We can think of the theoretical implications that link crime and citizenship to get at the substance of this question. According to social contract theory, particularly as elucidated by early-modern political theorists like Hobbes, Locke, Kant, and Beccaria, a “crime” is an intentional violation of the unspoken yet mutually understood commitments that rational people make with one another in order to form civil society. In a perfectly ordered state, individuals agree to give up certain personal freedoms (theft, murder, and so on, which society generally refers to as crimes) in order that the social body can enjoy collective assurance that their fundamental civil rights will not be violated. Those individuals who commit crimes, in a theoretical sense, therefore, break the social contract that they have made with their fellow citizens and thus lose the right to be members of civil society. Kant expressed this very concisely when he said that a crime is “an infringement of public law that renders the guilty person incapable of citizenship (Emmanuel Kant, Political Writings, ed. Hans Reiss, 1991, pg. 154.)” He loses his right to citizenship precisely because he has broken the sacred vow—the “contract,” in the terminology of the early-modern period—that he and his fellow citizens agree confers citizenship on an individual in the first place.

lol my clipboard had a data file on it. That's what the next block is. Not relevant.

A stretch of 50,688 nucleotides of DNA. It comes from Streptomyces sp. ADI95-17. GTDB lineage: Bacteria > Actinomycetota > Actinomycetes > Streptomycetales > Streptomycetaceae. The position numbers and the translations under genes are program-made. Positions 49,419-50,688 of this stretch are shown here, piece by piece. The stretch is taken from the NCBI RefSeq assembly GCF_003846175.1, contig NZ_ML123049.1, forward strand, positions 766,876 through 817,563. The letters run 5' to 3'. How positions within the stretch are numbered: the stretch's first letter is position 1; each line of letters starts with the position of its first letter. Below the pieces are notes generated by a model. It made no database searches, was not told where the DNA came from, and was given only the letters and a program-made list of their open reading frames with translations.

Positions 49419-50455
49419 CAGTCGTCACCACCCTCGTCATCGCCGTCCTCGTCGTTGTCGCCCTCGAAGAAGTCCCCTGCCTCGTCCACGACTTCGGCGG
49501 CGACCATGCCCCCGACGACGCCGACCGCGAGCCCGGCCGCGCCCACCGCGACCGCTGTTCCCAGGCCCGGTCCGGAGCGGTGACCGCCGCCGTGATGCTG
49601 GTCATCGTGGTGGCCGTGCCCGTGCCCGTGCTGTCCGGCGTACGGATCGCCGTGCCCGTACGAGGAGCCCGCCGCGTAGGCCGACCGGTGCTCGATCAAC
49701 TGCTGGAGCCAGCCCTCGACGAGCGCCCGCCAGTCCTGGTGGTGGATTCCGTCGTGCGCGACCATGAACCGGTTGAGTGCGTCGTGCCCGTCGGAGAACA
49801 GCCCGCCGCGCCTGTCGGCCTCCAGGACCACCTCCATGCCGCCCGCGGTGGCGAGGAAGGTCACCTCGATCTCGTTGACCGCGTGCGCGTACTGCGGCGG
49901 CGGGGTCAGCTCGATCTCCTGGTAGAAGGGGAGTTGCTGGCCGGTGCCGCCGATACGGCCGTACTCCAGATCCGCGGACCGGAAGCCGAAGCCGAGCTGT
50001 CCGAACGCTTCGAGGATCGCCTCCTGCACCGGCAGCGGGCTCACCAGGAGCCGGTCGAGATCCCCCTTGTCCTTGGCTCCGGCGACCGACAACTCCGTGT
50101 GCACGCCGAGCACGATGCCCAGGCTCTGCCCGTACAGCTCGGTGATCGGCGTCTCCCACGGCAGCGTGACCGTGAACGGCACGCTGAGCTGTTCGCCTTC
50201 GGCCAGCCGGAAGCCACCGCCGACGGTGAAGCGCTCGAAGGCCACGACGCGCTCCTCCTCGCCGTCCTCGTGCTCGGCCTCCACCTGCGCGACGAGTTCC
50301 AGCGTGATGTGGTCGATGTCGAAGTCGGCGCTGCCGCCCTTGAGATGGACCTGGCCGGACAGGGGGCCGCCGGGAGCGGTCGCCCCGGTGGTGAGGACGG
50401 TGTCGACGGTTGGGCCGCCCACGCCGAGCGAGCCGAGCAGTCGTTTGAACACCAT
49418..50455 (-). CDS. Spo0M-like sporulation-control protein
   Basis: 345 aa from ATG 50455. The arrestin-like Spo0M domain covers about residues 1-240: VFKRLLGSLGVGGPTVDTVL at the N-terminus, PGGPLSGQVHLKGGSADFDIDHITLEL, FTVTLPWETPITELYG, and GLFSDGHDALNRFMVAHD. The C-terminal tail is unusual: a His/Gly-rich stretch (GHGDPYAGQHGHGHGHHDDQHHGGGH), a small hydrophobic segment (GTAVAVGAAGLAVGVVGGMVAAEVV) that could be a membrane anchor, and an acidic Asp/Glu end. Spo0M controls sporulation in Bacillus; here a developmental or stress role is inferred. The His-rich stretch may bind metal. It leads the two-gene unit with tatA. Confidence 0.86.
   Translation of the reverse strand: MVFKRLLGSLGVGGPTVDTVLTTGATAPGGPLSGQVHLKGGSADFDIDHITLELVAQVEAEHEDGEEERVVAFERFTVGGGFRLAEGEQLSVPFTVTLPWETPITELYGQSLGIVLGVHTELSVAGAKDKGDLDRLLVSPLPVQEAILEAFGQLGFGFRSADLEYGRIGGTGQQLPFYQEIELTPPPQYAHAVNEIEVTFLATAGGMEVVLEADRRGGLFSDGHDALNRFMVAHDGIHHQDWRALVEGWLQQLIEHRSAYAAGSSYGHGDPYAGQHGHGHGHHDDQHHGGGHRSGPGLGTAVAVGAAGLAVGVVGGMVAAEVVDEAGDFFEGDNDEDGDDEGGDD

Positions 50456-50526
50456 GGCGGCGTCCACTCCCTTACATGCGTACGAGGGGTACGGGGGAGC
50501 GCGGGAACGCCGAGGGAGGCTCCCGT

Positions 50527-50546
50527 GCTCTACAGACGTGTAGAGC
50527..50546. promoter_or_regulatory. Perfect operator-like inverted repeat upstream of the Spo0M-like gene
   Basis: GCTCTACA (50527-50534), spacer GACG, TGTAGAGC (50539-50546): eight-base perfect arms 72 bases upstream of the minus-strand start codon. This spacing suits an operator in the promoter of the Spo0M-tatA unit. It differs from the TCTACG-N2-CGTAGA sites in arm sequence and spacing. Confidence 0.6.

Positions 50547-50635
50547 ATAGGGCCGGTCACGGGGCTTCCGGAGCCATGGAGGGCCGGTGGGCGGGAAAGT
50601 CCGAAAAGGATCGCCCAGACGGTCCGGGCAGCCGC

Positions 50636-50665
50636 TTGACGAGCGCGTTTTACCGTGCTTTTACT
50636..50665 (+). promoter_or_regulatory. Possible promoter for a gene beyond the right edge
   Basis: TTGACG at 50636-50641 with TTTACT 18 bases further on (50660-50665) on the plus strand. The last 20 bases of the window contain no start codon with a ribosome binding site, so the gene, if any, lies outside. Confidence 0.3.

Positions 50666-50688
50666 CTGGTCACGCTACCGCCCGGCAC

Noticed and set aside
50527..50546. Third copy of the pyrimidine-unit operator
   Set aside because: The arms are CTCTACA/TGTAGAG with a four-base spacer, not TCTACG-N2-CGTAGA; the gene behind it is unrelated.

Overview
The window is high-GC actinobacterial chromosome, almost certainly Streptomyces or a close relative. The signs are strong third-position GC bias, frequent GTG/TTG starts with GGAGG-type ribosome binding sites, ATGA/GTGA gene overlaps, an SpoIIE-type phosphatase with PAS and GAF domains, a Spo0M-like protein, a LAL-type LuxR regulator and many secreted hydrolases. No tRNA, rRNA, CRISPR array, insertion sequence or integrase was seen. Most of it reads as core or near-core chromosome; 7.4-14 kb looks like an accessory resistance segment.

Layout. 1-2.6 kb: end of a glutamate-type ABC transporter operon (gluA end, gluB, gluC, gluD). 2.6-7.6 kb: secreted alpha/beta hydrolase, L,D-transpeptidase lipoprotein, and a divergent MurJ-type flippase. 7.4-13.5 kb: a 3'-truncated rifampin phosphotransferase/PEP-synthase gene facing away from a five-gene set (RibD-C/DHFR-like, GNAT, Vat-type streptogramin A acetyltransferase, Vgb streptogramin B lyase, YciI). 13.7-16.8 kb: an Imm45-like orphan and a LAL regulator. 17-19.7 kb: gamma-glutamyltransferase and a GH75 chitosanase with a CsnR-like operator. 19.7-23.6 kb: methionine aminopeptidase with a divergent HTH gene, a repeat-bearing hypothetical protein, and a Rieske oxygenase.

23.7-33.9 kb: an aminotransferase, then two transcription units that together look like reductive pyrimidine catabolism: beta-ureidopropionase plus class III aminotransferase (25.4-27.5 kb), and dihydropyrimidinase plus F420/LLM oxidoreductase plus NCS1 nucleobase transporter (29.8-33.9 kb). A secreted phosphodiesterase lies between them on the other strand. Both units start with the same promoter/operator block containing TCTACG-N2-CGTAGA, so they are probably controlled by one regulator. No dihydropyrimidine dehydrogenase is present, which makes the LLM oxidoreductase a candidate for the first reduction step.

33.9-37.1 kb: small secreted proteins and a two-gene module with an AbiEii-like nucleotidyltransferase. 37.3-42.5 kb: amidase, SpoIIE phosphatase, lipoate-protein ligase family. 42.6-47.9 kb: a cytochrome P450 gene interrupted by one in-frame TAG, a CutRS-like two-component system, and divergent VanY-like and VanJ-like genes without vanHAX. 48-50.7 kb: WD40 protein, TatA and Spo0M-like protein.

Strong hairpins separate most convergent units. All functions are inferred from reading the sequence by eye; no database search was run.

Other authors have taken a more politicized view of this question. The criminologist John E. Pinkard Sr., for example, in his book African American Felon disenfranchisement: Case Studies in Modern Racism and Political Exclusion, has argued that some political elites have a vested interest in denying felons citizenship rights because, demographically speaking, it would work in their favor. In this view, the denial of citizenship from prisoners is an act of institutional racism, because these laws would disproportionately affect only one segment of the total American population. In 2010, according to Pinkard’s data, African Americans, who comprised 13% of the population, made up 37% of the US felon population. By removing citizenship from this group of people, the representation of the entire community of African Americans in the electorate would be disrupted. The loss of such a large fragment of the voting populace would ensure that the interests of the American black community as an aggregate would not be accurately represented in politics. This, according to Pinkard, is a form of political repression that is built into the American justice system.
You can use these theoretical justifications to think through even more reasons as to why certain people would want felons to lose citizenship.